The UN sanctions prohibit transactions with a small number of Iranian banks, companies and individuals said to be directly involved in the country's nuclear programme or in support for terrorism.
But there is also a second, potentially more powerful, element. Since September 2006, US officials have been travelling the world talking to banks and company bosses. They aim to persuade business to voluntarily abandon or scale back all dealings with Iran.
Mr Levey, who is spearheading the Treasury's campaign, insists he is already getting results.
"There is significant evidence that it's working in the sense that Iranian business is being subjected to greater scrutiny and it's more difficult for them to operate," he says.
"A number of major financial institutions have cut off doing business with certain Iranian banks or with Iran entirely."
American financial pressure shows up in small ways. For example, international banks have become reluctant to issue letters of credit on Iranian trade, or only on exorbitant terms.
Letters of credit guarantee payment in international commerce. The alternative is paying in cash.
This has been going on since last September 2006. The HSBC was a major investor and handler of Iranian accounts. But, as the recent designation of IRGC as a terrorist organization (thus, all members are terrorists), one more "loophole" was closing against an organization that holds the reigns of companies that buy nuclear materials and other prohibited items.
So is American financial pressure as effective a tool as US officials claim?
Dubai is a good place to find out - a rich Gulf city that is Iran's economic gateway to the world.
A quarter of Dubai's population are Iranian and much of Iran's trade goes through Dubai. The relationship is similar to China's link with Hong Kong.
Iranian businesses in Dubai are universally reluctant to talk about such a sensitive topic. They risk offending either the Americans or the government in Tehran, more or less whatever they say.
Dubai and other international businessmen are only interested in one thing: money. They invest on that pre-requisite alone. Political, ethical nor humanitarian issues are at best, secondary concerns. Further, some businessmen are from the region don't see any ethical or political issues because a country like Iran is familiar to them in how it operates. The main concern is: is Iran stable enough that investments will see a return. At this moment, with Ahmedinijad exerting serious control over both the political and economic sectors, the answer is "yes" providing expected oil prices continue to rise and keep money in Tehran's pocket. Or, more importantly, as long as Iran can give the illusion that all is well (such as keeping $60 billion in reserve cash in a European bank while simultaneously being unable to pay workers, pay the fees for the nuclear plant at Bushehr and numerous other economically troubling concerns).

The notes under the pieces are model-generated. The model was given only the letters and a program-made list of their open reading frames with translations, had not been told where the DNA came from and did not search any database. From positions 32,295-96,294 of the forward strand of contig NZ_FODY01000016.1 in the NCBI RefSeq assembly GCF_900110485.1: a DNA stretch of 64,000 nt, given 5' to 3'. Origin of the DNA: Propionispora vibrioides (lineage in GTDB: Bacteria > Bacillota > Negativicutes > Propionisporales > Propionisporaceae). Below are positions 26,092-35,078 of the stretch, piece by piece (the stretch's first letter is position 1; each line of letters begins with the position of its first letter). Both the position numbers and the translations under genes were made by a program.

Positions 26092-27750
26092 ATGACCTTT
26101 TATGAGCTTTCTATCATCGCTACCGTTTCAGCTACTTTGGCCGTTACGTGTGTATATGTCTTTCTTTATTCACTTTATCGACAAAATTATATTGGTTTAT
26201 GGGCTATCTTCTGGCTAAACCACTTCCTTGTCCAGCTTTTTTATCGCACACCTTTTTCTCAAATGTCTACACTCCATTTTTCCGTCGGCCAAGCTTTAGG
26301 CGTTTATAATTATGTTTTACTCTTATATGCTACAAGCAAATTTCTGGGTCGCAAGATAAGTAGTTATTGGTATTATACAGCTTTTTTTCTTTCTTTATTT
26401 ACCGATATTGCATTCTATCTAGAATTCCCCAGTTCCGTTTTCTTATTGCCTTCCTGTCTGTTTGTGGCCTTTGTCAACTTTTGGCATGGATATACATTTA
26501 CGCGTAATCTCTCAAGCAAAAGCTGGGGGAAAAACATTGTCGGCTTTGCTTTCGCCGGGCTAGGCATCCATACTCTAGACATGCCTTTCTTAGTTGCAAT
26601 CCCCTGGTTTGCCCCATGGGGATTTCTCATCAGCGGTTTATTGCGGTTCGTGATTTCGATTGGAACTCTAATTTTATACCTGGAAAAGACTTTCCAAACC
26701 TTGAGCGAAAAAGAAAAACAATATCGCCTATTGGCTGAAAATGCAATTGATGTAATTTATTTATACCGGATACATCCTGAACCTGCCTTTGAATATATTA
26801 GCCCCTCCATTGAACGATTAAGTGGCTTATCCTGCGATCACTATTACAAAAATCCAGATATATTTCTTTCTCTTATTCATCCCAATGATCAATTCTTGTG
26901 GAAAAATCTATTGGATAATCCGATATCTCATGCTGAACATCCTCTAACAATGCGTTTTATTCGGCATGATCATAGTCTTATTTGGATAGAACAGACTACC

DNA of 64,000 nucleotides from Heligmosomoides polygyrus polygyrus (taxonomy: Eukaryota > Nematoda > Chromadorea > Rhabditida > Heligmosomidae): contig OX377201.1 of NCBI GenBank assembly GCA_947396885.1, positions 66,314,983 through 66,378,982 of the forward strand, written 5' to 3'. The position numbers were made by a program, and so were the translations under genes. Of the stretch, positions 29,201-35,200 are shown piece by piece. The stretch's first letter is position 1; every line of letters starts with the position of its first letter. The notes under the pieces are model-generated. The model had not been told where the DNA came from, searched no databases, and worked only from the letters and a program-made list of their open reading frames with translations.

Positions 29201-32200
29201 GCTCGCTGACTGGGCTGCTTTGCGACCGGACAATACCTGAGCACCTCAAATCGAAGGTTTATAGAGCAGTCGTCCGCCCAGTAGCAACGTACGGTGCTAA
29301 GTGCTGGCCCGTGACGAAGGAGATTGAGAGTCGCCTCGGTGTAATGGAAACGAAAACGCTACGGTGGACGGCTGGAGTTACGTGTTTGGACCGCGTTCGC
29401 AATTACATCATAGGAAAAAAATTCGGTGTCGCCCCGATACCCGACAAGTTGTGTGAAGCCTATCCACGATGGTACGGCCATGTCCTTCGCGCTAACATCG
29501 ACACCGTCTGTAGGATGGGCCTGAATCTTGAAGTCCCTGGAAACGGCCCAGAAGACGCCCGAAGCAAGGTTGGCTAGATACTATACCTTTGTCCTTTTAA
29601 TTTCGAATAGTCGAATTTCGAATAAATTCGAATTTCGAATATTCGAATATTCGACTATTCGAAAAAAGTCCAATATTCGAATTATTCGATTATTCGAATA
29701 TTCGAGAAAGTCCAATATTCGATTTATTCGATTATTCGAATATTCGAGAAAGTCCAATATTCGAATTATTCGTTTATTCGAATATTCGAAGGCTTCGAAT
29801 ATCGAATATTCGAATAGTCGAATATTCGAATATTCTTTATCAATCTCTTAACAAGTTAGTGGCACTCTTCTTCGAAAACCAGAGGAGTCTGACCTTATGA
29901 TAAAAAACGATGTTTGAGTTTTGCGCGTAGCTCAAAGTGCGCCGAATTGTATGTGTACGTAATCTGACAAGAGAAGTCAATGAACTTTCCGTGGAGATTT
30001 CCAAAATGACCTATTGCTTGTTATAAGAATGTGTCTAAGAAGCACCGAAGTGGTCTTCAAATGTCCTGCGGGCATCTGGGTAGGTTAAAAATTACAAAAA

Mr Hashempore says Iranian businesses are all worried about US financial pressure, but so far, they are finding ways round it.
Mr Hashempore confirms that many Iranian firms are barred from doing deals in dollars, but they cope by switching to euros or yen instead.
He also says that many Iranian companies are able to pass themselves off as local Dubai businesses, which means they can get loans and letters of credit from international banks.
Under Dubai law, foreign enterprises are required to have a local business partner, nominally with a 51% stake in the firm.
These partners are usually paid a fee and play no active role in running the business, but for legal purposes, the firm can say it is locally-owned and thus avoid American financial pressure.
This is nothing new. Saddam was using the same loopholes to support his failing regime, purchase materials, launder money, etc, etc.
The obvious way to strangle the economy is to hit the vulnerable oil and gas industries. And yet, for international energy companies, Iran is potentially a mouth-watering prize.
European energy giants - including Shell, Spain's Repsol and Total of France - are eyeing up big up Iranian deals, as are Chinese and Malaysian oil firms. But in so doing, they all risk alienating the US, the world's only super-power.
Most oil companies do business in the US - and that would be under threat if they get too close to Iran.
There are already sanctions in place that limit investment to $20mil/year. This has greatly damaged an already aging oil infrastructure. A recent report indicates that Iran has twice the reserves of Russia, but Russia produces six times the daily output of Iran.
"What you're seeing is a strange sort of dance with some of these energy companies and they're all hoping that another company will be the first one in to become the lightning rod for the US reaction," he explains.
"The first company that does break ranks and makes a major investment will lead to an opening of the floodgates," he says, meaning that if one oil company does a deal with Iran, lots of others may follow.
So, basically, everybody is waiting for the first company to take one for the team and then they will be happy to build up the Iranian oil and natural gas fields, provide a criminal, terrorist, oppressive regime with the revenue that would sustain it for decades more.
Thanks big oil. For that reason alone, I'd be willing to support the "go green" protest the oil companies radicals.
Other Iranian Coverage:
Voice of America: Iran's Fifth Column